As I write this I can already feel my legs starting to seize up a bit from this morning's 6.30am bootcamp. As much as I love the feeling after I've completed it (because it's so blinking intensely tough!), sometimes during it I have to dig deep to stay focused and in the right mental space to keep going.

Anyone who takes part in a sport knows that their mind-set is just as important, and often more so, than their physical state. If you want to be able to focus, keep good technique, push through the burn and get the job done. Then there are times when you've really got to be in control of your inner dialogue. If you aren't in control of your mind-set then it's easy to give up or to think you can't do it or to let any other amount of negative mind chatter take over. We've all been there and the more fatigued you get, the more that little negative voice can start to pipe up.

It's something that, along with physical strength, I continually try and work upon in my own exercise, and it's something that I often help others with in sessions. Developing your sports psychology capability can have huge beneficial impacts on your sports performance and getting the most out of yourself when you want or need to.

The other day, Ashley popped into the office to record a short video testimonial about how his sports psychology sessions had helped him with his most recent Ironman triathlon performance. You can check out what he said about his sessions below.

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Sports Psychology: Trauma, Abuse and Injury:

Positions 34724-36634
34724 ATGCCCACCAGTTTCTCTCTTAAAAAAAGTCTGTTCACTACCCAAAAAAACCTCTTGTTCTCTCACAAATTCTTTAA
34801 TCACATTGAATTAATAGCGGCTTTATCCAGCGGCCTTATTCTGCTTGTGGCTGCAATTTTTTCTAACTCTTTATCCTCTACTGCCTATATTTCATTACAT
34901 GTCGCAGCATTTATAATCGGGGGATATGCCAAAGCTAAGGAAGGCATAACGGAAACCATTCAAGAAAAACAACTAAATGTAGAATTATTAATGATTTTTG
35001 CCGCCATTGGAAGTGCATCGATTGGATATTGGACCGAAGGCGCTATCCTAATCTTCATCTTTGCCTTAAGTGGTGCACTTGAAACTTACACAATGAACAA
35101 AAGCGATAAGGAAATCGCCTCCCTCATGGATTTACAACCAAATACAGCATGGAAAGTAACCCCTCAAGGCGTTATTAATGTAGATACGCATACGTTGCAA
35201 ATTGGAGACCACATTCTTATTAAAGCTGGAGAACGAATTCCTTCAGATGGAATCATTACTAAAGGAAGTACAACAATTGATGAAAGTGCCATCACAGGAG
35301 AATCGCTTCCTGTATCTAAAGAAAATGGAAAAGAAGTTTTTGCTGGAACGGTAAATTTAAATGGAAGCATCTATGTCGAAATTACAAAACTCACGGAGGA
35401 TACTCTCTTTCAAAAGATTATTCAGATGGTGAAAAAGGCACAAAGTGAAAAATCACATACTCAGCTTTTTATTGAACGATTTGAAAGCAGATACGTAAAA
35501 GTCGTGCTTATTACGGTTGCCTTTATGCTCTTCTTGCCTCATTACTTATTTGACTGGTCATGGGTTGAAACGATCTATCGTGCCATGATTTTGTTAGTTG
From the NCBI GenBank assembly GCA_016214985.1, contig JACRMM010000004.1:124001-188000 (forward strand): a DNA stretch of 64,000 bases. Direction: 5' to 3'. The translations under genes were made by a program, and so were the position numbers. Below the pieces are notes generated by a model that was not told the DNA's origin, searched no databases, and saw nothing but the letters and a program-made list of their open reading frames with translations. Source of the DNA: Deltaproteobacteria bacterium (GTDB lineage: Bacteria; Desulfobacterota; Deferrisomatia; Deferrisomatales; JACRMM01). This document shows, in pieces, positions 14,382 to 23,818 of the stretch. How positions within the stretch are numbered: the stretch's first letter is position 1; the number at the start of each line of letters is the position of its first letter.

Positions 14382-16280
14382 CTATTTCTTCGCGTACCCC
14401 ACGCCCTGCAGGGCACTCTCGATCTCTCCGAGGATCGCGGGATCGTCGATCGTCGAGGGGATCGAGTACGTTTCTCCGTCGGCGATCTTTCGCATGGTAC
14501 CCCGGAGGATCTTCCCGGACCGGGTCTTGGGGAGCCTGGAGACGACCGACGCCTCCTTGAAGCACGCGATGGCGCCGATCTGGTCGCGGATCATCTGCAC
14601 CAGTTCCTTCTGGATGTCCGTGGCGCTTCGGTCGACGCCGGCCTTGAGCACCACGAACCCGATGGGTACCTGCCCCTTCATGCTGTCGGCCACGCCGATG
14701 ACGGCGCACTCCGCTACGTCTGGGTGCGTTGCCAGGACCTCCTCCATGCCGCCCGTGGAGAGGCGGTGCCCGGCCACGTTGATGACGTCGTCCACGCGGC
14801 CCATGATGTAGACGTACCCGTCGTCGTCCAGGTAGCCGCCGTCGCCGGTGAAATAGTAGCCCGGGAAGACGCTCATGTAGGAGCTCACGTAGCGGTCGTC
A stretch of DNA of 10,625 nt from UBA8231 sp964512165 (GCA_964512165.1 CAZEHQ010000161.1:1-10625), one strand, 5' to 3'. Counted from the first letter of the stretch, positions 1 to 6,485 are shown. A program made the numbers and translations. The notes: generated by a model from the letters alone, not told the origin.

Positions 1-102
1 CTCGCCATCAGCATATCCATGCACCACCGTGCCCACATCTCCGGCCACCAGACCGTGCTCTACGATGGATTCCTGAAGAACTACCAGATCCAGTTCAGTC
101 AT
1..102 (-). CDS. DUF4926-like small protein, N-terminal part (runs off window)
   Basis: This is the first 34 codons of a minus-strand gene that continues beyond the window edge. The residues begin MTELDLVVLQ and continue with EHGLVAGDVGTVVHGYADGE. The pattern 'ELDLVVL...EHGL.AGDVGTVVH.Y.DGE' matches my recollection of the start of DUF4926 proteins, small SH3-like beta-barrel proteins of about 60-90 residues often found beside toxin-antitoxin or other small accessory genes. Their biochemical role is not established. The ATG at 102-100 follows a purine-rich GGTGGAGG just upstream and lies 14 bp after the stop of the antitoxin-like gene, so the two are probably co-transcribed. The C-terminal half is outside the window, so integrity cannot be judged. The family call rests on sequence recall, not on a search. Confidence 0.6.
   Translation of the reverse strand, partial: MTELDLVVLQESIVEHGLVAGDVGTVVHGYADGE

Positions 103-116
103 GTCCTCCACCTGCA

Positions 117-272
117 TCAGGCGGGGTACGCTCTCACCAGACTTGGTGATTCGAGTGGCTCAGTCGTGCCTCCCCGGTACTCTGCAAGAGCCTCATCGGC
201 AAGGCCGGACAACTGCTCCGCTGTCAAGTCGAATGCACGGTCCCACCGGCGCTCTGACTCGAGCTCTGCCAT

I work with lots of sports people who are seeking to improve their performance or to bounce back after a setback. At the professional level, the benefits of sports psychology are well understood, and that recognition of the importance of mind-set and mental attitude is something that anyone who wants to improve and perform should be incorporating into their training programme.

Sports psychology can take many forms and will depend on the particular individual. For example, recently I worked with a triathlete who wanted to stop the negative internal dialogue that impacted on his performances. It was those pesky thoughts that can make us hold back and become lost in thoughts of potential injury or things going wrong, rather than focussing on what is actually happening.

I've helped footballers who wanted to get their motivation, confidence and self-belief back, horse riders who had become anxious and fearful after a fall, fighters nervous about competing, cyclists too anxious to ride and many others who knew that they would benefit from effective sports psychology help to engage in and enjoy the sport they love. Many of these have kindly gone on to give feedback on how their sessions helped and there are many, many more who preferred to just get on and deliver in their sporting arena.

And recently new research has again highlighted the importance of effective psychological help in sport. This research looked at the impact of lifetime sexual and physical abuse and trauma and its association with sports and non-sports injury.

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Reducing Anxiety in Sport and Increasing Performance:

Ahh Facebook memories, always there to remind me what I was doing on a particular day over the years (or at least those bits of my life I stick on there). Today I was reminded that on this day two years ago I was training for a road marathon and, judging by my appearance (have a look below), it was pretty hot that summer too!

When I used to line up at the start of a race, I would always have that curious blend of nervousness and excitement flowing through me. At the start, especially in the hanging around quite a bit waiting to get going stage, there's that balance to be found in having enough intensity and energy to perform to your best, yet not too much so that it impairs what you do. You don't want to be throwing up, freaking out or burning up all your energy before you even take a step.

The other day I had a great update from a triathlete I was working with as she conquered her open water fears and absolutely smashed her race.  Awesome stuff! 

And only just recently a clinical trial showed how mindfulness based techniques can help increase athletic performance and reduce sports anxiety in athletes.